the steep slope towards the stream five hundred feet below.

“And so it was settled then and there?” I asked, after a pause that
Julius seemed inclined to prolong.

“Then and there,” he said, watching the rolling stone with dreamy
eyes. “In the hall-way of that Norwood villa, under the very eyes of
Maennlich who paid her wages and probably often scolded her, she came
up into my arms at the end of our final talk, and kissed me like a
happy child. She cried a good deal at the time, but I have never once
seen her cry since!”

“And it’s all gone well--these months?” I murmured.

“There was a temporary reaction at first--at the very first, that is,”
he said, “and I had to call in Maennlich to convince her that I was
in earnest. At her bidding I did that. Some instinct told her that
Maennlich ought to see it--perhaps, because it would save her awkward
and difficult explanations afterwards. There’s the woman in her, you
see, the normal, wholesome woman, sweet and timid.”

“A fascinating personality,” I murmured quickly, lest I might say other
things--before their time.

“No looks, no worldly beauty,” he nodded, “but the unconscious charm of
the old soul. It’s unmistakable.”

Worlds and worlds I would have given to have been present at that
interview; Julius LeVallon, so unusual and distinguished; the shy
and puzzled serving-maid, happy and incredulous; the grey-bearded
archæologist and scholar; the strange embarrassment of this amazing
proposal of marriage!

“And Maennlich?” I asked, anxious for more detail.

Julius burst out laughing. “Maennlich lives in his own world with his
specimens and theories and memories of travel--more recent memories of
travel than our own! It hardly interested him for more than a passing
moment. He regarded it, I think, as an unnecessary interruption--and a
bothering one--some joke he couldn’t quite appreciate or understand.
He pulled his dirty beard, patted me on the back as though I were
a boy running after some theatre girl, and remarked with a bored
facetiousness that he could give her a year’s character with a clear
conscience and great pleasure. Something like that it was; I forget
exactly. Then he went back to his library, shouting through the door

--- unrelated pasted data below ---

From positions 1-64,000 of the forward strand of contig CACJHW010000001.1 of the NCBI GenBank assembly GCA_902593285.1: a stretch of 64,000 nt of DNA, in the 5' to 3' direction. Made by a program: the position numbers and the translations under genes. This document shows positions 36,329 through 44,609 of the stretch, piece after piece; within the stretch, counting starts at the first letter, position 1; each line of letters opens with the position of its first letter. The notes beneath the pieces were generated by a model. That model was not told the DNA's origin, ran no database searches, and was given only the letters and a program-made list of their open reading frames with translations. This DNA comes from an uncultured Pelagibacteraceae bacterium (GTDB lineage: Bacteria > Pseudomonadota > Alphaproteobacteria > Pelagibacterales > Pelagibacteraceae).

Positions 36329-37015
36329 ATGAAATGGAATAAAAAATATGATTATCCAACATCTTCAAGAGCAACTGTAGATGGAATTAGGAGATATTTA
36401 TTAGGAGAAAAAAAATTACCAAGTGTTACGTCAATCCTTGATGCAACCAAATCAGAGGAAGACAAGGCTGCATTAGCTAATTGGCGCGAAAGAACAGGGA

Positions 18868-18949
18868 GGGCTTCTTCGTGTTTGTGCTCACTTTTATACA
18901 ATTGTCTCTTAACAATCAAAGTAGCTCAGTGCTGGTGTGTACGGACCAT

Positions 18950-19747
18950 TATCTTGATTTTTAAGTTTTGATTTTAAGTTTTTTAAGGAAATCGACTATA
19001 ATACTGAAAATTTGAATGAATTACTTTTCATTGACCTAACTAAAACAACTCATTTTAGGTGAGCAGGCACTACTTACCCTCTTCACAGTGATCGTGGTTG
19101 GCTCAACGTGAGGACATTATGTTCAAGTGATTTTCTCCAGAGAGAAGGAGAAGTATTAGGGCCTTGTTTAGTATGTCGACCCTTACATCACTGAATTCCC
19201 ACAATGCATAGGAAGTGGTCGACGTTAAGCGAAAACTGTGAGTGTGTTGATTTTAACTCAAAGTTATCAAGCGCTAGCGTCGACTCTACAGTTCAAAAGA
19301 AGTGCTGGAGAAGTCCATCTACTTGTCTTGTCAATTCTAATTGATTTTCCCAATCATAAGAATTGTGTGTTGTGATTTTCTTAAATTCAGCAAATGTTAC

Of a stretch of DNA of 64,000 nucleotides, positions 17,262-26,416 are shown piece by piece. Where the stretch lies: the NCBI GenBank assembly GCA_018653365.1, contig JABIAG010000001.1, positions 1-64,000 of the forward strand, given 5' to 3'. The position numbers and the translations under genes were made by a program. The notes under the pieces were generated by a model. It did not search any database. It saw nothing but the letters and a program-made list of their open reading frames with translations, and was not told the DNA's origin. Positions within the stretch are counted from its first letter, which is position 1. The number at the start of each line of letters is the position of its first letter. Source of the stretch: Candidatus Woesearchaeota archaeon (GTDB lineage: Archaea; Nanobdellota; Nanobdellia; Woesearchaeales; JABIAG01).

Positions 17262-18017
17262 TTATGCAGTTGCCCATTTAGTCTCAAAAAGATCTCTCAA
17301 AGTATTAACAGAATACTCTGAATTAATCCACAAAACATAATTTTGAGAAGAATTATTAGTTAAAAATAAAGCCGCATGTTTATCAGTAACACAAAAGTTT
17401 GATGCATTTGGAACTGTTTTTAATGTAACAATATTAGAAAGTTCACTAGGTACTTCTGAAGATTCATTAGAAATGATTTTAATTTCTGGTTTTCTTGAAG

some appointment about a Geographical Society meeting for the following
week. For how could he know”--his voice grew softer as he said it and
his laughter ceased--“how could he divine, that old literal-minded
savant, that he stood before a sign-post along the route to the eternal
things _we_ seek, or that my marrying his servant was a step towards
something we three owe together to the universe itself?”

It was some time before either of us spoke, and when at length I broke
the silence it was to express surprise that a woman, so long ripened
by the pursuit of spiritual, or at least exalted aims, should have
returned to earth among the lowly. By rights, it seemed, she should
have reincarnated among the great ones of the world. I knew I could
say this now without offence.

“The humble,” Julius answered simply, “_are_ the great ones.”

His fingers played with the fronds of a piece of staghorn moss as
he said it, and to this day I cannot see this kind of moss without
remembering his strange words.

“It’s among what men call the lower ranks that the old souls return,”
he went on; “among peasants and simple folk, unambitious and heedless
of material power, you always find the highest ones. They are there to
learn the final lessons of service or denial, neglected in their busier
and earlier--kindergarten sections. The last stages are invariably
in humble service--they are by far the most difficult; no young,
‘ambitious’ soul could manage it. But the old souls, having already
mastered all the more obvious lessons, are content.”

“Then the oldest souls are not the great minds and great characters of
history?” I exclaimed.

“Not necessarily,” he answered; “probably never. The most advanced are
unadvertised, in the least assuming positions. The Kingdom of Heaven
belongs to them, hard of attainment by those the world applauds. The
successful, so called, are the younger, cruder souls, passionately
acquiring still the external prizes men hold so dear. Maturer souls
have long since discarded these as worthless. The qualities the world
crowns are great, perhaps, at that particular stage, but they never
are the highest. Intellect, remember, is not of the soul, and all that
reason teaches must be unlearned again. Theories change, knowledge
shifts, facts are forgotten or proved false; only what the soul itself
acquires remains eternally the same. The old are the intuitional; and
the oldest of all--ah! how wonderful!--He who came back from loftier
heights than most of us can yet even conceive of, was the--son of a
carpenter.”

I left my seat upon the boulder and lay beside him, listening for a
long time while he talked, and if there was much that seemed visionary,
there was also much that thrilled me with emotions beyond ordinary.
Nothing, certainly, was foolish--because of the man who said it.
And, while he took it for granted that all Nature was alive and a
manifestation of spiritual powers, the elements themselves but forces
to be mastered and acquired, it grew upon me that I had indeed entered
an enchanted valley where, with my strange companions, I might witness
new, incredible things. Finding little to reply, I was content to
listen, wondering what was coming next. And in due course the talk came
round again to ourselves, and so to the woman who was now his wife.

“Then she has no idea,” I said at length, “that we three--you and I and